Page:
Archive for February, 2011

Eric Sprott makes the case for silver. “There’s nothin’ left.”

Key points:

  • GDP is not profit and the debt is still debt
  • U.S. bailout spending from 2007-2010 = 7.9 trillion (other countries have done similarly)
  • Calls period from 2000-2010 “a depression” based on home and car sales
  • Despite what they say on cNBC, gold is a currency
  • Gold up nearly 300% as valued in dollars, pounds, or euros in the past 10 years. “Stunning.”
  • How can gold be in a bubble if it represents less that 1% of portfolios world-wide?
  • Silver is Sprott’s biggest investment, calls diversification “di-worse-fication.”
  • Silver demand vastly higher than supply. “There’s nothin’ left.”

My take home message: What happens to silver price when there’s fewer and few sellers and the paper traders (JPM, HSBC) get routed?

Silver is going to move in a volatile fashion. Hang on.

I’m planning on buying the dips when I’m able.



Thorium: the first thing I’ve felt optimistic about in months…

Over-population, peak oil, ecological destruction, resource depletion, economics and political tyranny are common topics on this blog.  I know, what a rosy little bunch of themes!  So rosy in fact, that friend of mine recently said to me, “You know, if I ever get too happy or optimistic, I just read your blog.  It’s like a total downer, man.” I’m not sure I should take that as a compliment or not.  Er…probably not.

Yes, I do have a penchant for downer kinds of topics.  I mean that’s what cynics do, right? The burst your bubble. Perhaps within the soul of every cynical skeptic, however,  beats the heart of a disillusioned optimist.  That’s true of me anyway. Even at my most frustrated, angry and cynical best (or worst, depending on your point of view), I still believe in safeguarding and encouraging all that is good, true and beautiful in this world. Otherwise, what’s the purpose of even living?

I hope for a more just, content, and peaceful world. That hope is the spark that keeps me working, raising my kids, and learning something new everyday.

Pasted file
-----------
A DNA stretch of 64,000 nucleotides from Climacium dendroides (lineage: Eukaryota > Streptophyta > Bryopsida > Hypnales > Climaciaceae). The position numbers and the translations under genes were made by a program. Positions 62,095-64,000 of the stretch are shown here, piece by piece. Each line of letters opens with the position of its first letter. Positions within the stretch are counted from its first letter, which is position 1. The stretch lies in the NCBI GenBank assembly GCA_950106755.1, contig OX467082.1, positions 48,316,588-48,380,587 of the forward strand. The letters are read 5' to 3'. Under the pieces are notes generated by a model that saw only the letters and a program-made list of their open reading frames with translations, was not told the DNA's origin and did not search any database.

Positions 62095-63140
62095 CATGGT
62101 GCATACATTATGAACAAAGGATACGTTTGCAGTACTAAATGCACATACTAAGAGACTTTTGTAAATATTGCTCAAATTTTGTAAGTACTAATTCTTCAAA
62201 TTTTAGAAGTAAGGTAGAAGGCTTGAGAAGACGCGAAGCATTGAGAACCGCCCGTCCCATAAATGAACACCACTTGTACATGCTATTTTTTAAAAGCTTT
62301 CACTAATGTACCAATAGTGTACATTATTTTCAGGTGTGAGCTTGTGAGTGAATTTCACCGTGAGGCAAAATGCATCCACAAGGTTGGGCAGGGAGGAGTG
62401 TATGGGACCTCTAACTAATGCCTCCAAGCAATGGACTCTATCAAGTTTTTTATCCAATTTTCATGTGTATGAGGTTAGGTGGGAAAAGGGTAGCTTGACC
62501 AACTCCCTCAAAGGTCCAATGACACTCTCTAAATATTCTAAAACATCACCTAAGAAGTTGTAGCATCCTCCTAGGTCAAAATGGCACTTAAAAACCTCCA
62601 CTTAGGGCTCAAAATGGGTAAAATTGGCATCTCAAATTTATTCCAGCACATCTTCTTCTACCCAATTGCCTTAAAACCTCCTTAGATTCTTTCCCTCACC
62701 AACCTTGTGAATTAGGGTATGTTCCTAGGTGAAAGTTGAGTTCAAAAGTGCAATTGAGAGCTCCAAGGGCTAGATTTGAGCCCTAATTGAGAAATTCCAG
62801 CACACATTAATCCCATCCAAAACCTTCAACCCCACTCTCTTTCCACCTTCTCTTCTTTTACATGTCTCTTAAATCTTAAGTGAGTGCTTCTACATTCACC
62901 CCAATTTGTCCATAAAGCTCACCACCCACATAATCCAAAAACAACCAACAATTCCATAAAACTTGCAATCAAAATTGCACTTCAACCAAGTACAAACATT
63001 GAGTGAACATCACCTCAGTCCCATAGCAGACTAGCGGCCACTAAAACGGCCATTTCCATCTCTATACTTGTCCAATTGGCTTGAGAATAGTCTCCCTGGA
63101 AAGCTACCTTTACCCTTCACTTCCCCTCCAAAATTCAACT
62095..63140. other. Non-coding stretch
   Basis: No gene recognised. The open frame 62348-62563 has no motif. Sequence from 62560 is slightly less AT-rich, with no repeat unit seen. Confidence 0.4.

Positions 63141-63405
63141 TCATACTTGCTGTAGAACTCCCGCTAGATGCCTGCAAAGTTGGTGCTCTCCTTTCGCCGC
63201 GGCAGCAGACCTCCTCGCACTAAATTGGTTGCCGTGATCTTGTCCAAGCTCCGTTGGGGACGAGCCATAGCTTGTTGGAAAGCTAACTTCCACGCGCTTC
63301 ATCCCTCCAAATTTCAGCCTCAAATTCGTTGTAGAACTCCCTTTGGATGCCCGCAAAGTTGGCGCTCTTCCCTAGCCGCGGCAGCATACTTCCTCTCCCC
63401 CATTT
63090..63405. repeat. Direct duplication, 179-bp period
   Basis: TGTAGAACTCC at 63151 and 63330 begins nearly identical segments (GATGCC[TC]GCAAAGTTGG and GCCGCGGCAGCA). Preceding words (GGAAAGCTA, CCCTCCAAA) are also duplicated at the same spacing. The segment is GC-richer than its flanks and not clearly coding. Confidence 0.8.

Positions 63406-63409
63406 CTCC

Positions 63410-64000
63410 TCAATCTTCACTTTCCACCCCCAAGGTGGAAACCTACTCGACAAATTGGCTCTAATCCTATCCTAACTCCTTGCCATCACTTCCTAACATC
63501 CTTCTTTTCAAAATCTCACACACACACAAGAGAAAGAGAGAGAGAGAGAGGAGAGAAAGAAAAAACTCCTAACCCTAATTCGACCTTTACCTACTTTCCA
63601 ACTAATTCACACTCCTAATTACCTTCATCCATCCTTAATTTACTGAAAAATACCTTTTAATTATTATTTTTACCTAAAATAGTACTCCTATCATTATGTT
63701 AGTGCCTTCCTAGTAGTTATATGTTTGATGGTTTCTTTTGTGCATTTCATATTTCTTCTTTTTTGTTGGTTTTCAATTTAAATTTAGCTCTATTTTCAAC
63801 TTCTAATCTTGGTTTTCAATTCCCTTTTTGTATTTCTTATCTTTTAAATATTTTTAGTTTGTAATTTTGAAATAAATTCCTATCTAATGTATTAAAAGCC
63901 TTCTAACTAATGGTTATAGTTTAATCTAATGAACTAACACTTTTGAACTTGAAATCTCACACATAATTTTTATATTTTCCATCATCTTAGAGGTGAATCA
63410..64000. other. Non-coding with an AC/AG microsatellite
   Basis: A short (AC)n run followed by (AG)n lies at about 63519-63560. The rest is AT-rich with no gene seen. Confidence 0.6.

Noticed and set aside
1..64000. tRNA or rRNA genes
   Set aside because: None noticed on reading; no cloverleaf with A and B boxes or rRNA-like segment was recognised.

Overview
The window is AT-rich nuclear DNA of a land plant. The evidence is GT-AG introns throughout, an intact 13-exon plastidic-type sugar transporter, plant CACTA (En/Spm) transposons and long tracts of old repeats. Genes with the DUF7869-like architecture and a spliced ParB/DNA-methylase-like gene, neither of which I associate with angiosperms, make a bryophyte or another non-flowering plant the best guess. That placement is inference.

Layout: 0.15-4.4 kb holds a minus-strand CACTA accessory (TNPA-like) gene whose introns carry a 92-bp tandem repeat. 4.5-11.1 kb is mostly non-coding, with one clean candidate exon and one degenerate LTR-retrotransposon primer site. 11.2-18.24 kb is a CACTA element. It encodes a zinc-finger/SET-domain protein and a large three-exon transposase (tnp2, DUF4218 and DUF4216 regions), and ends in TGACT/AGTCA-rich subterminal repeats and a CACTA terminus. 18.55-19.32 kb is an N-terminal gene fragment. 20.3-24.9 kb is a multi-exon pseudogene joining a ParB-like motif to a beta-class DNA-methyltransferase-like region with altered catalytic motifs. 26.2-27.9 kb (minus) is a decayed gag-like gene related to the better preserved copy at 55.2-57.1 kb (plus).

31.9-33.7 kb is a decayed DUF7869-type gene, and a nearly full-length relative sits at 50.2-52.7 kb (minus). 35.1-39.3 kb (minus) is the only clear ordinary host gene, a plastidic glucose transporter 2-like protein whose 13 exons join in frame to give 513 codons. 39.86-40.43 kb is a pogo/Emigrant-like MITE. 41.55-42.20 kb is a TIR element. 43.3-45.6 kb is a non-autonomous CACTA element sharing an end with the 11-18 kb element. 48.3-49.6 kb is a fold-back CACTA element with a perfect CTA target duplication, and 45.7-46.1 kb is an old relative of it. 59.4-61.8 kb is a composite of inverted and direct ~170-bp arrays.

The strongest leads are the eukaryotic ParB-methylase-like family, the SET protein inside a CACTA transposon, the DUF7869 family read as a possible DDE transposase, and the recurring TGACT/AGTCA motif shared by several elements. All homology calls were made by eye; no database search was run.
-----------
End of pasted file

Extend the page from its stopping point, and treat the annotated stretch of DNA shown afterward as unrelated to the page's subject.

Well, on to my topic today.

I’ve put in a bit of time in studying our energy problems the past few months.  I’ve looked at all the facts.  As usual, the facts are somewhat depressing.  Stubborn things facts are.

Here’s my summary statement:  If we don’t find something other than fossil fuels to run this planet, we’re screwed.

Why might you ask?

  • Our current infrastructure was built by and for oil. What happens when it’s not cheap and plentiful anymore?  Have you really stopped to think about that?  In addition to being out of gas, we’ll also have to deal with “infrastructure momentum”.  That’s not going to be easy. For example, how well do you think the suburbs of Phoenix are going to work without cheap gas and cars? This sort of scenario could be upon us sooner than you think. Our infrastructure won’t work so well. A lot of our cities and town are going to feel like heroin addicts with no fix in sight.
  • Fossil fuels (oil, natural gas, coal) are wrecking the planet. I’ve read a lot about the whole global warming issue. It’s been tough. There a lot of political mumbo-jumbo and propaganda surrounding the issue. Bottom line, however, is that there’s a shit-load of CO2 getting pumped into our atmosphere and every day there’s less forest left to absorb it. The facts show that greenhouse gases are a likely contributing cause to global warming. Yes, the sun is doing most of it, but human activity is exacerbating the problem.
  • Coal is dirty. Oil is dirty.  They pollute our air. This is not healthy for us or the ecosystem.
  • The planet cannot support 9 billion people (2050 estimate) without oil. Without the energy from fossil fuels a lot of people are going to suffer.  This is not some Malthusian delusion of mine.  Oil is used in planting, harvesting, and transport of almost all foodstuffs,  not to mention its use in fertilizer and insecticides. I’m not necessarily a big fan of industrial agriculture, but it is feeding a lot of people. Nevertheless, it can run without oil.
  • As far as peak oil is concerned, I think we’re probably past peak already. Despite this, no one really has a plan for what to do when less oil is available with each passing year. As they say, if you fail to plan, you plan to fail. (Epic fail alert, epic fail alert, epic fail alert.)
  • We fight too much over the stuff. A lot of wars are fought for oil. I’ll leave it up to you to decide which ones.  Countries that are dependent on oil will fight over it as supplies dwindle.

LiFTeRs (short for Liquid Fluoride Thorium Reactor), in concert with other renewable energy sources, could help us avoid a big, nasty crash as I’ve outline above.  This is one of the technologies that could really help. It gives me reason for optimism anyway.